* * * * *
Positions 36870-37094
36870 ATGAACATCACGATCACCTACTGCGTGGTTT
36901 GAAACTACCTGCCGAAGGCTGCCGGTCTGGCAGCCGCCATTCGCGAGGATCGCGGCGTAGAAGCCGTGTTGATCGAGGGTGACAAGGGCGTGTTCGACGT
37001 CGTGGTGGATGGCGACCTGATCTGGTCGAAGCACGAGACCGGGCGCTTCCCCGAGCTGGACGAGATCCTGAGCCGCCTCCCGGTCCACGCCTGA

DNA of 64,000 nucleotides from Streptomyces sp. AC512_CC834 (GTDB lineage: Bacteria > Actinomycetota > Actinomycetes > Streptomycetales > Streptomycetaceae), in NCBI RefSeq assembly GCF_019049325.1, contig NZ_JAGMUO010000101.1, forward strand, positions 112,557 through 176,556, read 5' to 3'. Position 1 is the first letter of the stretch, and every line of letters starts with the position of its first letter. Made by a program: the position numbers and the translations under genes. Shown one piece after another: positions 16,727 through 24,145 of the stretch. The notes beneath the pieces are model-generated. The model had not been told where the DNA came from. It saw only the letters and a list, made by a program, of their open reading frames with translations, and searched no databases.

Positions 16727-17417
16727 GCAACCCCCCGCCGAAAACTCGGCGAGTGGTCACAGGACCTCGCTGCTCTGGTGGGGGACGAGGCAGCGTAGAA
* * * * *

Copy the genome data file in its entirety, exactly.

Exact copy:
Positions 36870-37094
36870 ATGAACATCACGATCACCTACTGCGTGGTTT
36901 GAAACTACCTGCCGAAGGCTGCCGGTCTGGCAGCCGCCATTCGCGAGGATCGCGGCGTAGAAGCCGTGTTGATCGAGGGTGACAAGGGCGTGTTCGACGT
37001 CGTGGTGGATGGCGACCTGATCTGGTCGAAGCACGAGACCGGGCGCTTCCCCGAGCTGGACGAGATCCTGAGCCGCCTCCCGGTCCACGCCTGA

DNA of 64,000 nucleotides from Streptomyces sp. AC512_CC834 (GTDB lineage: Bacteria > Actinomycetota > Actinomycetes > Streptomycetales > Streptomycetaceae), in NCBI RefSeq assembly GCF_019049325.1, contig NZ_JAGMUO010000101.1, forward strand, positions 112,557 through 176,556, read 5' to 3'. Position 1 is the first letter of the stretch, and every line of letters starts with the position of its first letter. Made by a program: the position numbers and the translations under genes. Shown one piece after another: positions 16,727 through 24,145 of the stretch. The notes beneath the pieces are model-generated. The model had not been told where the DNA came from. It saw only the letters and a list, made by a program, of their open reading frames with translations, and searched no databases.

Positions 16727-17417
16727 GCAACCCCCCGCCGAAAACTCGGCGAGTGGTCACAGGACCTCGCTGCTCTGGTGGGGGACGAGGCAGCGTAGAA